The History of the Internet.

Course notes to the first a series of three sessions.


It was all because of the cold war.

In those far off days there was a distinct possibility that with about 15 minutes warning cities like San Francisco or Washington DC would experience a 50 megaton Hydrogen Bomb bursting about 20 or thirty kilometres up in the atmosphere.

Not only would this ruin everybody's lunch around the explosion point but it would also, kill millions of people, vaporise buildings and destroy all vegetation and life of every kind for a few hundred miles around.

Not nice.

What worried the Department of Defence (DOD) aka The Pentagon was that at the time of the explosion there would be a massive pulse of electromagnetic radiation.
This is the dreaded EMP. Electro-magnetic Pulse.


Its a chilling subject and worth examining.

The best source is the House of Representatives, Committee on National Security, 1997 hearings into star wars technology in 1997

Part of a Statement Of Dr. Gary L. Smith, Director, Applied Physics Laboratory, Johns Hopkins University.

"The detonation of a nuclear weapon produces high energy gamma radiation that travels radially away from the burst center. When the detonation occurs at high altitudes, greater than about 40 kilometers, the gamma rays directed toward the Earth encounter the atmosphere, where they interact with air molecules to produce positive ions and recoil electrons called Compton electrons, after the man who discovered the effect.

The gamma radiation, interacting with the air molecules, produces charge separation as the Compton recoil electrons are ejected and leave behind the more massive positive ions. The Earth's magnetic field interacts with the Compton recoil electrons and causes charge acceleration, which further radiates electromagnetic energy. EMP is produced by these charge separation and charge acceleration phenomena, which occur in the atmosphere in a layer about 20 kilometers thick and about 30 kilometers above the Earth's surface.

Burst on the order of 500 kilometers in altitude can cover the entire continental United States. The strength of the field will change at the various radii from the burst point, but it will cover the same area regardless of the strength of the burst.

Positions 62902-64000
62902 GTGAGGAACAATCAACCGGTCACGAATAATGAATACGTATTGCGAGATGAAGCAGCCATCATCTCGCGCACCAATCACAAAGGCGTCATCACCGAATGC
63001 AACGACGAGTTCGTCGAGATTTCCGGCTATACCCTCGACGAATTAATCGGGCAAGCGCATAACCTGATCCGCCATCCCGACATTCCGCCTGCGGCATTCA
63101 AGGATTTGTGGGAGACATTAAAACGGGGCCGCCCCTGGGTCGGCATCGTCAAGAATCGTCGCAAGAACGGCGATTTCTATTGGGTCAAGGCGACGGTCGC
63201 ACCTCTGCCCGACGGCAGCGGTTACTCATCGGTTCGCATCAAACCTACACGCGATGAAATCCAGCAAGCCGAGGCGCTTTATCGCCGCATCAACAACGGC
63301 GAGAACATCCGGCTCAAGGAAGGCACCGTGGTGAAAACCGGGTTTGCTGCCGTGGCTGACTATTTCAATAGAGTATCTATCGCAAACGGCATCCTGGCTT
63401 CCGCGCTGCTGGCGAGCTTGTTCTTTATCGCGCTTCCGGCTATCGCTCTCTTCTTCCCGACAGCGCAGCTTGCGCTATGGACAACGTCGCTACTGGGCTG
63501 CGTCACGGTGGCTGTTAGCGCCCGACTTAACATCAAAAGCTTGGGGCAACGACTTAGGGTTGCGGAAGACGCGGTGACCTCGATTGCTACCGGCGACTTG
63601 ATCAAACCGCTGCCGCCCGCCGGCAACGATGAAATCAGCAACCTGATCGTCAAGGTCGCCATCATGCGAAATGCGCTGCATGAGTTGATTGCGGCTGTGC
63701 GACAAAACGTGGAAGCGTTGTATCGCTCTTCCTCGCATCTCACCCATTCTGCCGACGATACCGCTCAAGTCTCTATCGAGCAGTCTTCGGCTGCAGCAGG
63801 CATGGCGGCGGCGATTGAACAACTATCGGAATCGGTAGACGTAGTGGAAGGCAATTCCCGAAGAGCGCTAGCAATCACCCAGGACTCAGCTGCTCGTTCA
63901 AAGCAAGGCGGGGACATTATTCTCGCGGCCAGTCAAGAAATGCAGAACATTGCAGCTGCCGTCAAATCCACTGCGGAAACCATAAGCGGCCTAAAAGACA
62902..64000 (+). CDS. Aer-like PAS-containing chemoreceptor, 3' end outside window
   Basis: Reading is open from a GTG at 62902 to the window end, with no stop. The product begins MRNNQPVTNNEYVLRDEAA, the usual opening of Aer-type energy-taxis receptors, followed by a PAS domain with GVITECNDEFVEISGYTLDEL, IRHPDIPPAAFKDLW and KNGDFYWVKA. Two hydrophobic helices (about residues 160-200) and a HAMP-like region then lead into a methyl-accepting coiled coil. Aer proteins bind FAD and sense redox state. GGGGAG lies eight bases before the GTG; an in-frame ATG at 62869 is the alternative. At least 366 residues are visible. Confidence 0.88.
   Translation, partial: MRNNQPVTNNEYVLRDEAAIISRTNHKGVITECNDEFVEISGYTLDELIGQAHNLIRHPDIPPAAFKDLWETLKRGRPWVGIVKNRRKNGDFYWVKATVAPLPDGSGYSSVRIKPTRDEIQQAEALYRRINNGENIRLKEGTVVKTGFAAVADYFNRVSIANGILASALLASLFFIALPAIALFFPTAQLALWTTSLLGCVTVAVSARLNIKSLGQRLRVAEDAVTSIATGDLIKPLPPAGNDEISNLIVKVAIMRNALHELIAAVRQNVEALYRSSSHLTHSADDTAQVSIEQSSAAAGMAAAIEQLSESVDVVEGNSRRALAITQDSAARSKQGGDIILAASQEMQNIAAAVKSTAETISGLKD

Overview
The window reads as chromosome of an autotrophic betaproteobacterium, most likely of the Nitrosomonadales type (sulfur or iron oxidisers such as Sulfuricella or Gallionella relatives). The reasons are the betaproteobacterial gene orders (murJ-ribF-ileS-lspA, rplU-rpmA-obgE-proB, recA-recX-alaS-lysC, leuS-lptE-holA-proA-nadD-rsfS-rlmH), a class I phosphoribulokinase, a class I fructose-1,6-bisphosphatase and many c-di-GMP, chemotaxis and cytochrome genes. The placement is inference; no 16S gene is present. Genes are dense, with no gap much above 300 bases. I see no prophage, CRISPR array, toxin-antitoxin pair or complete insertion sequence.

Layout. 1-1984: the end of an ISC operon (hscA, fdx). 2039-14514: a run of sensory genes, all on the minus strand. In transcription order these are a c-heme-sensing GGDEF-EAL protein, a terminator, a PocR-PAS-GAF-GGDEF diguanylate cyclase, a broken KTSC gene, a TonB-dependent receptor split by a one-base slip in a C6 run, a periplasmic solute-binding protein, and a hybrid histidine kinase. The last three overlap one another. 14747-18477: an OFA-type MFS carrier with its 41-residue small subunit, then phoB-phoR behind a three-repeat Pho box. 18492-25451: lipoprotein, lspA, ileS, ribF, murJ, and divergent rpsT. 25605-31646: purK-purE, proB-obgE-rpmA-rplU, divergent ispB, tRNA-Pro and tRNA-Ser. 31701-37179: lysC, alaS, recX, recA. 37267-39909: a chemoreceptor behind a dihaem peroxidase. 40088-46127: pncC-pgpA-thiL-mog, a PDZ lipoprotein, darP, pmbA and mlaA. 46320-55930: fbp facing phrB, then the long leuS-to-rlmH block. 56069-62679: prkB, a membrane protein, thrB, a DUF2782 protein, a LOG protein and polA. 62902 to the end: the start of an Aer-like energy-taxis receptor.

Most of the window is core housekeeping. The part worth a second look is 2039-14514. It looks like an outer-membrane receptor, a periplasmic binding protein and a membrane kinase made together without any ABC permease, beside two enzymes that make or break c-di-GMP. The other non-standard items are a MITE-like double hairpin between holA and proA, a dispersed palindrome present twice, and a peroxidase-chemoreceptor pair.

The amplitude, duration and polarization of the wave depend on the location of the burst, the type of weapon, the yield, and the relative position of the observer. The electric field resulting from a high-altitude nuclear detonation can be on the order of 50 kilovolts per meter with a rise time on the order of 10 nanoseconds and a decay time to half maximum of about 200 nanoseconds. It is very fast.

The EMP threat is unique in two respects. First, its peak field amplitude and rise rate are high. These features of EMP will induce potentially damaging voltages and currents in unprotected electronic circuits and components.

Second, the area covered by an EMP signal can be immense. As a consequence, large portions of extended power and communications networks, for example, can simultaneously be put at risk. Such far-reaching effects are peculiar to EMP. Neither natural phenomena nor any other nuclear weapon effects are so widespread.

Ground facilities, for example, those housing the large computers central to the functioning of our financial systems, are typically nodes in a larger network and are connected to overhead or buried cables for power and communication. They are also connected to buried pipes for water supply and waste disposal and are typically equipped with communication antennas and distributed security systems of various types. All of these features can direct EMP energy into the facility.

Analyses and simulated EMP testing have shown that currents carried to a facility by long overhead or buried conductors can reach thousands of amperes. Shorter penetrating conductors can carry hundreds of amperes into facilities. Direct EMP penetration through the walls and windows of an unshielded building can induce currents of tens of amperes on illuminated interior conductors.


So basically what Dr Smith is saying in 1997 and which was well understood form the atmospheric tests of the 1950's was that a nuclear burst at as little as 20 kilometres in altitude would fry every telephone wire, integrated circuit and electronic device in a radius of a hundred miles.